Burkina's Boubacar Diallo - a new kind of African filmmaker


June 18, 2010 Updated Mar 7, 2009 at 5:11 PM EDT

Burkinabe director Boubabcar Diallo is an example of a new kind of African filmmaker, not so much interested in making art house movies but trying to reach out to bigger audiences.

Quick, charming and business savvy, the 46-year-old journalist-turned filmmaker prides himself on being totally self-taught.

Starting out as the editor of a satirical newspaper he moved on to writing crime novels and poems and screenplays.

"I started writing screenplays for directors so that they would make the kind of movies that I myself, as an African film fan, wanted to see. But when nobody wanted to film my scenarios I decided to do it myself," he told AFP in an interview.

With a boyish grin and an infectious enthusiasm for his work Diallo now turns out homegrown blockbusters at the dizzying speed of two films a year.

His latest film Coeur de Lion (Lionheart) is a local crowd favourite at this year's Pan-African Film and Television Festival in Ouagadougou (FESPACO) where it is in competition for the festival's Golden Stallion award for best film.

So far the evening screenings for his film have been a sold out affair with festivalgoers and locals crowding into the halls, sitting on the steps to catch a glimpse of the historical drama.

Diallo's mission if to show that 'the African movie' is not a genre as such and that all genres can be adapted for local audiences. To prove his point his successes also include a police movie, a western, a romantic comedy and a political thriller. His next project is an African remake of Shakespeare's Romeo and Julliet.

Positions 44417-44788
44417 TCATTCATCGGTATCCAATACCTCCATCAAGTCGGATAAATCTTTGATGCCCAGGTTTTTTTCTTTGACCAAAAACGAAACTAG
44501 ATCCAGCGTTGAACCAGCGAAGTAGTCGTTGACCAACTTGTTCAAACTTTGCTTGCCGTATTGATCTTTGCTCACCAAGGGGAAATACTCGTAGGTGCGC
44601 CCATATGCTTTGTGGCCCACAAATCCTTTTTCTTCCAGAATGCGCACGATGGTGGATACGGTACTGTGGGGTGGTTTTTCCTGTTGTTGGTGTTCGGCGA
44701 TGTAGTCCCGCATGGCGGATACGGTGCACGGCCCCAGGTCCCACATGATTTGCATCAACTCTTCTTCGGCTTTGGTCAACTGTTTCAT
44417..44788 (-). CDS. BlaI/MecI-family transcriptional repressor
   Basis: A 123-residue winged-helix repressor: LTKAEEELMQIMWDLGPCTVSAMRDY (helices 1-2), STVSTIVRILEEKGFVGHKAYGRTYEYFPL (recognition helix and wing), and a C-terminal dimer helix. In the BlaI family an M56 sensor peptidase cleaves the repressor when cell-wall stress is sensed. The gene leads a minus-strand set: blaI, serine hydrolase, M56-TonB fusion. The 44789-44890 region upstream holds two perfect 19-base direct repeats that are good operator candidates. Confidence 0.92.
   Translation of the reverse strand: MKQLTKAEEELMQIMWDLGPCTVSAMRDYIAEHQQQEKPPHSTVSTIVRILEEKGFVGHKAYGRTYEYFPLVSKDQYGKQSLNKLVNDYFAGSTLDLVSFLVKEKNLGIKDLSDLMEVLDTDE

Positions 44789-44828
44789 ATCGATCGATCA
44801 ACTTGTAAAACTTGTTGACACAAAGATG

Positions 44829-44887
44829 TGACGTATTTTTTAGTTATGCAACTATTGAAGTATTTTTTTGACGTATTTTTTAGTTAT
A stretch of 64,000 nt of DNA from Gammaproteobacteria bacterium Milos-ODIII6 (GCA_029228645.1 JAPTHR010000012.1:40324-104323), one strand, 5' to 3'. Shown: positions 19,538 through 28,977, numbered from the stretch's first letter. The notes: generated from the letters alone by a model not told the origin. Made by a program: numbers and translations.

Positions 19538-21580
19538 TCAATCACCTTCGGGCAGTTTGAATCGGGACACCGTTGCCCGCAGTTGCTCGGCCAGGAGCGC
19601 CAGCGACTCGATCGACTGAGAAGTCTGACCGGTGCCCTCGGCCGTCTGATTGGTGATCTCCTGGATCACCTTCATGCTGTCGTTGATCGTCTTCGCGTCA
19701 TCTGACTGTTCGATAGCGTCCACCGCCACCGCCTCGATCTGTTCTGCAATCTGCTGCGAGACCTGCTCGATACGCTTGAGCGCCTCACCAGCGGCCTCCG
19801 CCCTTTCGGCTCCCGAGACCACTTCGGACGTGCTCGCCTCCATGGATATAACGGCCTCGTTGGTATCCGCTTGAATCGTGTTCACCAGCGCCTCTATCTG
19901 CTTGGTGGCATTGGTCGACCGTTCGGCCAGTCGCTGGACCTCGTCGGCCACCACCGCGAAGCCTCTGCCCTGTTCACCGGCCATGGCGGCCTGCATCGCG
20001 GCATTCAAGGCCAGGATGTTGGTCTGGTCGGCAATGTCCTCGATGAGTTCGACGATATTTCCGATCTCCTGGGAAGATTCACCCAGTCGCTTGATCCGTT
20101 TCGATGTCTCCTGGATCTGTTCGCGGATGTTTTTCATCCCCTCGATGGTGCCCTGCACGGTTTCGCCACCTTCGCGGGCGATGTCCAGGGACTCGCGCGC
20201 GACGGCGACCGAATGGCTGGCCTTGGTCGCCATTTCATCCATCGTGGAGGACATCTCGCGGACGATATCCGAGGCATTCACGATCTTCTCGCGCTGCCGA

He dismisses fellow African filmmakers who complain that the African public is not coming to see local films and bemoan the difficulties of getting foreign funding.

"I wonder if African filmmakers have given the public what they wanted," he said, confident that audiences do flock if you make the right film.

He proudly told AFP that his 2007 film "Traque a Ouaga" (Ouaga Chase) beat the James Bond blockbuster Casino Royal at the Burkina Faso box office.

As for foreign funding, Diallo -- happy to film in the cheaper digital format -- can get by without.

"To get European donors to commit to a film takes at least two or three years. What do you do in the meantime, a production company can not just be idle, you have to go out and find local partners," he explained.

"To finance my movies I look at the script and what kind of activities can fit in there. If I have a screenplay with motorcycle chases, I go and speak to a motorcycle brand and propose a product placement deal in exchange for financing."

His films have all been made on a shoestring budget of around 35,000 euros but Coeur de Lion had the biggest budget so far 250,000 euros which Diallo said was used among other things for shooting scenes with a real lion in a French studio. From the audiences surprised gasps during the pivotal lion fighting scene, it was money well spent.

Diallo, a big star in Burkina, is actually wary of the importance that is attached to the director in much of the African cinema which he says is too much a "cinema d'auteur". Instead he believes the continent should create its own leading ladies and men who can draw in the box office.

"I think African film would benefit enormously if we create headlining actors and actresses," he said.

"Few people remember the name of the director of the film but they go and see it because it is Denzel Washington or Brad Pitt who is playing the lead. We should have the same in Africa," said Diallo.

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